The way it worked was that the fat of the animals was left on the fire to burn, while the people ate the meat together as a community. It happened at the same time. God was consuming the fat on the fire, the people were consuming the meat on their plates. God and his people were sharing a meal together, eating at the same time, around the same table. Fellowship, shelem, with God and with one another. These fellowship meals always followed the sacrifice. And they were consistently characterized by two things: the presence of God and great joy.

Exodus 18:12 – Moses, Jethro, and Aaron eat the sacrifice “in the presence of God” to celebrate their salvation from Egypt.

Exodus 24:8-11 – “they saw God, and they ate and drank.”

Deuteronomy 12:4-7 – “Eat and rejoice in the presence of the Lord your God.”

Deuteronomy 12:17-18 – “Eat them before the presence of the Lord… rejoice before the Lord.”

Deuteronomy 14:23 – eat the grain and livestock offerings “in the presence of the Lord.”

Deuteronomy 14:26 – “Eat there in the presence of the Lord your God and rejoice.”

Deuteronomy 15:20 – regarding the first born animals of the flocks: “eat them in the presence of the Lord.”

1 Chronicles 29:21-22 – the people ate and drank with great joy in the presence of the Lord

Deuteronomy 27:7 – at the covenant renewal in Shechem; the people ate the fellowship offerings “rejoicing in the presence of the Lord.”

2 Chronicles 7:10 – at the building of the temple; people eating the fellowship offerings were “joyful and glad in heart.”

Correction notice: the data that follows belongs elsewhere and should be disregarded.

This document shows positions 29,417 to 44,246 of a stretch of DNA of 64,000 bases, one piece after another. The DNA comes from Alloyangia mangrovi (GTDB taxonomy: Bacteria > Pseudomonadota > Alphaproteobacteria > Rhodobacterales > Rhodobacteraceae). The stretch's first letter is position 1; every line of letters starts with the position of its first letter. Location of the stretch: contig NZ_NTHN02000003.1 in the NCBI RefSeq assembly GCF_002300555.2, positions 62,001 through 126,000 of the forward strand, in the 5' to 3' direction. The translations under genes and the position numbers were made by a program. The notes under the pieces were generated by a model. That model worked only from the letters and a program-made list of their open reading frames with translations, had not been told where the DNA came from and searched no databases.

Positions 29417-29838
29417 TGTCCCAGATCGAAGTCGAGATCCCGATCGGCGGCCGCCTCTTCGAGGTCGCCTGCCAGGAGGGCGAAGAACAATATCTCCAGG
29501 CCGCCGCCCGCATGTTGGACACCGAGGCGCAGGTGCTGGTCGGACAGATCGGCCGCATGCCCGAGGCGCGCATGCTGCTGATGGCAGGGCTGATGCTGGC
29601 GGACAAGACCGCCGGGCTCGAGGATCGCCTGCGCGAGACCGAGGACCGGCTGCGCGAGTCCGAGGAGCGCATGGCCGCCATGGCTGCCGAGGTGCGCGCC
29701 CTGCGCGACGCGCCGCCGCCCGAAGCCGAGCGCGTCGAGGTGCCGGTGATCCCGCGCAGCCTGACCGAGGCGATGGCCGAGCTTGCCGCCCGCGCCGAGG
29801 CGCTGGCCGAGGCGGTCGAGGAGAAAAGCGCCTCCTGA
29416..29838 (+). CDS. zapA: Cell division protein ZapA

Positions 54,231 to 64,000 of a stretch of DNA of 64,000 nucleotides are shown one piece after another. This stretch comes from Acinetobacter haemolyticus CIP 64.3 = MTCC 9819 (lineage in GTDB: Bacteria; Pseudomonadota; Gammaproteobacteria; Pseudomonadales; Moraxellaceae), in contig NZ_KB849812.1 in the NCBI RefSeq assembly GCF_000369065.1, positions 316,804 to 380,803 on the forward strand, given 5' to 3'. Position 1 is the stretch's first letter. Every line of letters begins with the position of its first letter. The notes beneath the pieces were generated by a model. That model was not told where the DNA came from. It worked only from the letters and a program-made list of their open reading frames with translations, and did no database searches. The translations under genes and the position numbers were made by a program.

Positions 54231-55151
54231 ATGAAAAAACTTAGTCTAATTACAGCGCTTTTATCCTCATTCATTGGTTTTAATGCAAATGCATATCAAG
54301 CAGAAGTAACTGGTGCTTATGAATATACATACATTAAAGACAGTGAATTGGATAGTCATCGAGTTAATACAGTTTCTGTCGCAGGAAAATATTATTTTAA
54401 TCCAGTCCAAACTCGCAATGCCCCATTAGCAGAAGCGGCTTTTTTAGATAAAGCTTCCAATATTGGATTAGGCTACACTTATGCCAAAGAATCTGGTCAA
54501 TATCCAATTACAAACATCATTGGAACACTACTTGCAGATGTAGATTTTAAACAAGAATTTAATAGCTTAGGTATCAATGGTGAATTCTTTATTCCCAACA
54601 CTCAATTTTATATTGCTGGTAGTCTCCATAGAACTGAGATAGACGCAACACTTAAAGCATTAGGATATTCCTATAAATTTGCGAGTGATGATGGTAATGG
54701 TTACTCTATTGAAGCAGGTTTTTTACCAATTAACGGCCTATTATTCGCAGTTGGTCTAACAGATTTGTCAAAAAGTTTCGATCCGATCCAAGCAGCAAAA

Ezra 6:13-22 – at the re-building of the temple; the people “celebrated with joy” because the Lord had “filled them with joy.”

Nehemiah 8:1-18 – at the re-building of the city walls; “do not mourn or weep… enjoy choice food and sweet drinks… the joy of the Lord… celebrate with great joy.”

Numbers 10:10 – “at your times of rejoicing, your appointed feasts.”

I could fill up your screen with many more references. The point is that the covenant meals were always, without exception, eaten by and with the entire community, always in the presence of God, and always with great joy. The fellowship meal is a joy-filled celebration of the righteous relationship — the peace, the communion — with God that resulted from the sacrifice at the altar. You can’t find a community meal anywhere in the Old Testament in which joy was not the mood and celebration not the command. In fact, in the one place in which Israel was weeping during the meal, God rebuked them and corrected them, commanding them to “celebrate with great joy.”

Fellowship meals in the Old Testament were never intended to be moments of solemn silence or private introspection. Communion meals were not in any way individualistic. They were interactive, participatory meals in which the entire community actively engaged with one another and with God. The meals were joyful and grateful celebrations of the blessings of God. This is the understanding and the practice of Jesus himself, his disciples, and all the New Testament writers. Not just them, but their grandfathers and great-great-great-great grandfathers before them.

Paul says if you understand this, you can better understand the Lord’s Supper. As an expression of peace and communion between God and his people. As a communal act shared among the people of God. As a salvation celebration characterized by great joy and thanksgiving. Do our Lord’s Supper practices and experiences today reflect this understanding?

Someone in our class last night asked, “Why don’t we do the Lord’s Supper this way? Why do we look at the floor and get so quiet during the Lord’s Supper?”

Good question.

Shalom,

Allan

From the Lips of Children

“He called a little child and had him stand among them. And he said, ‘I tell you the truth, unless you change and become like little children, you will never enter the Kingdom of Heaven.'” ~Matthew 18:2-3

“Jesus said, ‘Let the little children come to me and do not hinder them, for the Kingdom of Heaven belongs to such as these.'” ~Matthew 19:14